Country we are exploring: Brazil
Continent: South America
Population: 200.4 million
Official Language(s): Portuguese
Fun Fact: Many Portuguese Jews were forced out of Portugal during the Inquisition and fled to Brazil. But even in Brazil, they had to keep their faith a secret. To this day Brazil has one of the highest populations of these “secret or crypto Jews” – somewhere between 15-40 million people!
Note: We found the original recipe on a cookbook called – A Drizzle of Honey: The Life and Recipes of Spain’s Secret Jews, and adopted it for our curriculum.
English recipe name: Jewish Brazilian Saffron Stew
Name of dish in native country: Ensopado Acafrao
Type of dish: Main course
Recommended season or holiday: Any time in winter
Serving Size: 20 people
Ingredient Spotlight: Garlic
Garlic has been used widely as a flavoring in cooking and used as medicine throughout ancient and modern history to prevent and treat a wide range of conditions and diseases. Garlic has been used all over the world for thousands of years. Records indicate that garlic was in use when the Giza pyramids were built, about five thousand years ago in Egypt. The original Olympic athletes in Ancient Greece were given garlic to improve their performance in the Games. Eating garlic boosts your immune system, which means that it helps you fight colds and flu. Another reason to eat garlic is that it helps your heart work well. Every year, a big garlic festival is organized in Gilroy, California, where visitors have the chance to taste delicious garlicky meals. The best garlicky treat of course is the Garlic ice cream!
- Measuring cups
- Measuring spoons
- Cutting board
- Very large pot
- Vegetable peeler
- 6 lbs. beef, cut into 1″ cubes
- 12 dried Thai birdseye chile peppers, crushed
- ¾ – 1 cup olive oil
- 45 cloves garlic, chopped
- 6 bay leaves
- 6 onions, sliced
- 6 large mangos, peeled and sliced
- 1 ½ cups bulgur wheat
- 1 tbsp plus 1 ½ tsp saffron threads
- 1 tbsp plus 1 ½ tsp ground allspice
- 2 tbsp salt
- 1 tbsp ground black pepper
- ¾ tsp ground chipotle
Big Chef Duties:
- Cut the beef, garlic, onions and mangos.
- Heat some olive oil in a large stew pot over medium heat. Add the garlic, bay leaves, and crushed birdseye peppers and cook for about 3 minutes. Add the onions and cook until translucent, about 5 more minutes. Set aside.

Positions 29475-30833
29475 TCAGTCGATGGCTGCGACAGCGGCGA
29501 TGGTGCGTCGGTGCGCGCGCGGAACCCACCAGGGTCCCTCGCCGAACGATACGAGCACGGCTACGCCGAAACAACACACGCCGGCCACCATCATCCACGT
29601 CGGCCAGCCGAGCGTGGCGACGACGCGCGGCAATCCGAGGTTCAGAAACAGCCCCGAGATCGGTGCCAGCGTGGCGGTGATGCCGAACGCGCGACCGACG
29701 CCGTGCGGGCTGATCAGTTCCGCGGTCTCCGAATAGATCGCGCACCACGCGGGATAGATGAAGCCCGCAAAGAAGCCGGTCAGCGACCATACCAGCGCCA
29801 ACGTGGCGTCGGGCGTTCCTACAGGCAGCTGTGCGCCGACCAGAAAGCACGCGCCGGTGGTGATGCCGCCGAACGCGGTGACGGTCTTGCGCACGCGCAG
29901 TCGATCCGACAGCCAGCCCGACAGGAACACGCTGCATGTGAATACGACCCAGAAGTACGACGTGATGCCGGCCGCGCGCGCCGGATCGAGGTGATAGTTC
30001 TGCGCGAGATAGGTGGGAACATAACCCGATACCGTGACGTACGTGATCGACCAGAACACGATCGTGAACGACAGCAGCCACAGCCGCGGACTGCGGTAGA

- Add more oil if needed, then cook the meat in a single layer until lightly browned on all sides, about 6 minutes. Repeat until all the meat has been cooked (you will likely have to do several batches). Add the onion mixture back in, stirring to combine.
- Assist the Little Chef with their duties.
Little Chef Duties:
- Assist with cutting the garlic, onions and mangos. Measure the other ingredients.
- Add enough water to just barely cover the meat. Bring to a boil, then lower to a simmer, cover, and cook for 1 1/2 hours, stirring occasionally.
- Stir in half of the sliced mango, bulgur, saffron, allspice, salt, black pepper, and chipotle. Continue simmering, covered, for another 45-60 minutes, until the meat is tender.
- Remove the bay leaves, and stir in the remaining sliced mango.
Learn while you wait:
Did you know that an onion is actually a bulb – just like a tulip or daffodil before you plant it in your garden? Cut an onion in half and take a look at the different parts it contains. The diagram below will help you identify the names of each section of the onion bulb. The tunic is a dry papery covering (on the outside of the onion) that protects the bulb. The scale leaves are where food is stored for the plant – this helps it survive when the conditions aren’t good for it to grow. All plant growth occurs from the basal plate – the roots grow downward into the soil and new leaves grow from the upper side. If you save the basal plate (with roots attached) after you cut your onion, and plant it, eventually you will grow a new onion.
With a parent, you may go to this website http://www.taylor.k12.ga.us/~tcms/onion/parts.html to solve a word jumble using the names of the parts of an onion.
Presentation: As with most stews and curries, this actually tastes better the second day, after the flavors have had all night to meld together in the fridge.
Teach the kids how to say Bon Appetit in the language of this recipe: Bom apetite!
Did you know?
Brazil has a total of 274 threatened wildlife species. There are 80 threatened species of birds in Brazil. This is the highest of any country in the world. Humans have cut down over 20% of the Amazon rainforest in the last 40 years, thus destroying many species’ habitats and homes. At the rate we are cutting down the Amazon forest, many species will be extinct in the future.
Do you know how a loss of species could affect the Food Chain? If one species is missing in the food chain, the predator of that species will starve and die because they will have nothing to eat. This creates a ripple effect. Also, the prey of the missing species will grow in size because they are not being eaten by any predators.